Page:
Editor's note: Here is the heart of the lazy organic gardening philosophy.

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by Mort Mather

Boy, my garden looks ugly today. It is probably, to the eyes of most people, an ugly garden in winter. Today it is covered with a couple of inches of slush. The corn stalks are most prominent sticking up the tallest though not at full height. They are broken off at mid stem or bent in varying directions. We didn't harvest all the corn this year. Planted too much. What we didn't harvest was left on the stalk for the birds. The jays fed on it for quite a while. If there were any insects in the stalks, I hope birds have found them as well.

The Brussels sprouts stalks are second in prominence. Most interesting-looking are the few cabbages I didn't harvest. The leaves are gone and the heads diminished in size sit atop the bare stems looking like little people. Tomato, pepper and eggplant stems protrude above the slushy snow. There are also random weeds protruding here and there in no particular order. Even their shapes seem random.

There are some neat-looking rows. On either side of a windrow of potato vines there is a smooth, unbroken row of snow. The ground underneath was turned in order to harvest the potatoes. Another row of unbroken snow designates the area where a strip of black plastic mulch did its job of keeping down the weeds. The plants that grew in the plastic had to be cut off at the soil line to remove the plastic.

If the garden looks trashy, it is. The plant residue of the growing season is called trash. One person's trash is another person's treasure. That trash is home to insects and since there are many many more beneficial or benign insects than there are problematic ones it seems to me to be better to leave well enough alone.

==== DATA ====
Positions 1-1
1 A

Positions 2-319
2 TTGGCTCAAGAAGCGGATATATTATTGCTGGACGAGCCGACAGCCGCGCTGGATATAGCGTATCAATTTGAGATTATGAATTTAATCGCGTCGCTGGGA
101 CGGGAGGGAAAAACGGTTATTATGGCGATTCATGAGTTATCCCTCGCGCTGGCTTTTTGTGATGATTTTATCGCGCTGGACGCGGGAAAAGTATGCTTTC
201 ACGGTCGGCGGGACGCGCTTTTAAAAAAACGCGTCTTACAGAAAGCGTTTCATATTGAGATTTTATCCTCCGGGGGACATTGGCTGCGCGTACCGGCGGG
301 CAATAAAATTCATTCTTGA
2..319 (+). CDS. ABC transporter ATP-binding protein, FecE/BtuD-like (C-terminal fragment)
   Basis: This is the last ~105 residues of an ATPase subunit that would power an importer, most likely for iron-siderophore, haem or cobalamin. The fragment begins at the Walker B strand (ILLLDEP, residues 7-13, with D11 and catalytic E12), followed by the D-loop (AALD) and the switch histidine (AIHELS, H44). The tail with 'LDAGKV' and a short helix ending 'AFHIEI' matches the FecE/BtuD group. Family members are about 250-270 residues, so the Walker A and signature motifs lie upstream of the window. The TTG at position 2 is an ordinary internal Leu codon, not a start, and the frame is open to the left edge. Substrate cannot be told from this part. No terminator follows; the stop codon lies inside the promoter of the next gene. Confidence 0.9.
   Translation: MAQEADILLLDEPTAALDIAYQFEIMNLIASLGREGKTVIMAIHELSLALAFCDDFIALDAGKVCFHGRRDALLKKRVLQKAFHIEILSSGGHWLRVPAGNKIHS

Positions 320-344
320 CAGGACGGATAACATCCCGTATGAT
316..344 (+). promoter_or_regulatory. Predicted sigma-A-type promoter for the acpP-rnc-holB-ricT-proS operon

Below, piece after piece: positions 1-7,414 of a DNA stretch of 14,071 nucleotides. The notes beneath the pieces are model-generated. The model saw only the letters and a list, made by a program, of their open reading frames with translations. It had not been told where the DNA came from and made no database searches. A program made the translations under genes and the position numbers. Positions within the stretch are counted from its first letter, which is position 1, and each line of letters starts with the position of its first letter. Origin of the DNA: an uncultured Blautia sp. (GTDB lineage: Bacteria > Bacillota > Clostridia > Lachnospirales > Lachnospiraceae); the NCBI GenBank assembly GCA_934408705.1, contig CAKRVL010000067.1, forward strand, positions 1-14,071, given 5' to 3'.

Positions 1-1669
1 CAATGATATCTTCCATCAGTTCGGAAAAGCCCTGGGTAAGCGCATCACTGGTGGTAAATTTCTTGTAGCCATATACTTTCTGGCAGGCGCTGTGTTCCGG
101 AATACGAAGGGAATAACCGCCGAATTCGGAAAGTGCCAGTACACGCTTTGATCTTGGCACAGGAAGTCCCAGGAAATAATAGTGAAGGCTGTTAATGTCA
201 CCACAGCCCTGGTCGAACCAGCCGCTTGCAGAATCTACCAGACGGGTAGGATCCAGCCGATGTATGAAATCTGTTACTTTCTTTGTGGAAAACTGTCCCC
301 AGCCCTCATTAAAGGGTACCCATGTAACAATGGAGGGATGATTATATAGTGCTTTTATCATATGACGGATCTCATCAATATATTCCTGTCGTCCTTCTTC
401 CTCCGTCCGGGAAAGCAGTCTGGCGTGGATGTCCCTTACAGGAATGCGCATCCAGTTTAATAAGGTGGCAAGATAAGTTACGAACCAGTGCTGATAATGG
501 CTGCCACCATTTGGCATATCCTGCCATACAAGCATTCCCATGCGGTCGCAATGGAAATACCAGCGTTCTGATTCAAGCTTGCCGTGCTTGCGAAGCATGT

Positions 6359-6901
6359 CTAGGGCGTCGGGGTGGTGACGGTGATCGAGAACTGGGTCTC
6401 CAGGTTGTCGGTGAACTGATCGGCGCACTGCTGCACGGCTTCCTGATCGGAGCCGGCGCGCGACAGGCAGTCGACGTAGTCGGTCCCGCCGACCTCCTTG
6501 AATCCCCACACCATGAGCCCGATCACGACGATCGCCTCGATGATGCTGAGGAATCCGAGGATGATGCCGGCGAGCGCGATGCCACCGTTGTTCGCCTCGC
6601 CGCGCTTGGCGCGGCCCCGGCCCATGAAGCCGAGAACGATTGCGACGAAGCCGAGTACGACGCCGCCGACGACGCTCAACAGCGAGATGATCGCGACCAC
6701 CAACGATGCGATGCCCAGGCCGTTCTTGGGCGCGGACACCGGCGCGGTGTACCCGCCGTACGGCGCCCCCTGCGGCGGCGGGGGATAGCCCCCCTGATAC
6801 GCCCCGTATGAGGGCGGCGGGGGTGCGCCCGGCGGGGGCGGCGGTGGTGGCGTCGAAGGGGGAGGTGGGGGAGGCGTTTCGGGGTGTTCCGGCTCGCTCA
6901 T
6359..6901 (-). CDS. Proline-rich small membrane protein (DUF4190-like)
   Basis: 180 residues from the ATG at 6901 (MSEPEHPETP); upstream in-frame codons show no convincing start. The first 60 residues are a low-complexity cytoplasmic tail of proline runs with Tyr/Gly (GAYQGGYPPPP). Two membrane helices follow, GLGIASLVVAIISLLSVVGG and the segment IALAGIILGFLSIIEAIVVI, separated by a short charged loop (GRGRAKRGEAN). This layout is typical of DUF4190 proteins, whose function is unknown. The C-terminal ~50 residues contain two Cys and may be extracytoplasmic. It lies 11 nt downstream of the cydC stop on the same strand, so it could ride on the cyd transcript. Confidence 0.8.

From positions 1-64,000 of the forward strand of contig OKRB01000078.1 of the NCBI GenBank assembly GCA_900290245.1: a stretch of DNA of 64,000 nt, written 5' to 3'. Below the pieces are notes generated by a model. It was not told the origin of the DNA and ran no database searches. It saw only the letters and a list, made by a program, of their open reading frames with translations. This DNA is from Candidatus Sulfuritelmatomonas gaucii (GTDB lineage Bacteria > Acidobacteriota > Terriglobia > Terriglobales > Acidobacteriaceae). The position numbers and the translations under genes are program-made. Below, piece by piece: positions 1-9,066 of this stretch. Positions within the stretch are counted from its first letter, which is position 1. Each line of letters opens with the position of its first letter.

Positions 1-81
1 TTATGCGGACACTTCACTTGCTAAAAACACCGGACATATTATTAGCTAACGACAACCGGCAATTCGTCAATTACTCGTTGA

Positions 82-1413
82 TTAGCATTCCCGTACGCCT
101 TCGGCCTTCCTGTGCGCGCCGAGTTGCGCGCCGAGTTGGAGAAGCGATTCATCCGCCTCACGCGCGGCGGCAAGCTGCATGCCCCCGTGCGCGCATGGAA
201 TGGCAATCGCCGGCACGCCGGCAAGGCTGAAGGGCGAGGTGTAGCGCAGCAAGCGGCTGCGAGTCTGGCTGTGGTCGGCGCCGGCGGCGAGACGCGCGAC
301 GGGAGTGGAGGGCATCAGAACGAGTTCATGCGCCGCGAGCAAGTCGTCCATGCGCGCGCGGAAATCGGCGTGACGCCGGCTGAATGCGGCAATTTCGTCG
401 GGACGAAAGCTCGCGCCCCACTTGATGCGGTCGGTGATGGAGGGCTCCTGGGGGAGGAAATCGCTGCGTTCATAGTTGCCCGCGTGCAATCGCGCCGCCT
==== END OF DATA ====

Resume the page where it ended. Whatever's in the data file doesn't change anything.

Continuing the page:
The trash is treasure to me for a couple of other reasons. It helps cover the ground and it also traps blowing leaves and snow to further improve the blanket of natural materials I like to see covering my garden in the winter. Snow cover will keep the frost from going as deeply in the ground as it otherwise would which means that the ground will thaw and drain earlier in the spring. Come spring the trash and leave it has trapped will be turned into the soil where it will increase the humus and add nutrients. Where better to put the nutrients that the corn took from the soil last year than in the same place from which it was taken?

To the best of my knowledge I am the only garden writer who recommends leaving last year's crop residue in the garden. Most will tell you to clean it all out and compost it, burn it or take it to the dump. The reason being that you should get rid of insects and diseases that accumulated in your garden last year.

My method has been working for me for many years but I wouldn't recommend it unless you follow my other practices. If you use chemical fertilizers, pesticides or herbicides; if you plant the same crop in the same place year after year; if you don't maintain a fertile soil by replacing nutrients annually; if you don't keep a high humus level by adding organic materials; then you should probably treat your garden trash like a hazardous waste.

ŠJanuary 25, 1997


Mort is a husband and father. He authored a book, Gardening For Independence and was named Environmentalist of the Year by Down East Magazine in 1987. You can eat his organic produce at his son's southern Maine restaurant. He is a consultant for organizations. His address is 802 Bald Hill Road, Wells, ME 04090.

Mort retains all rights to his columns. Anyone interested in using them can get the rights at a very reasonable rate.



Return to Mort's Home Page.

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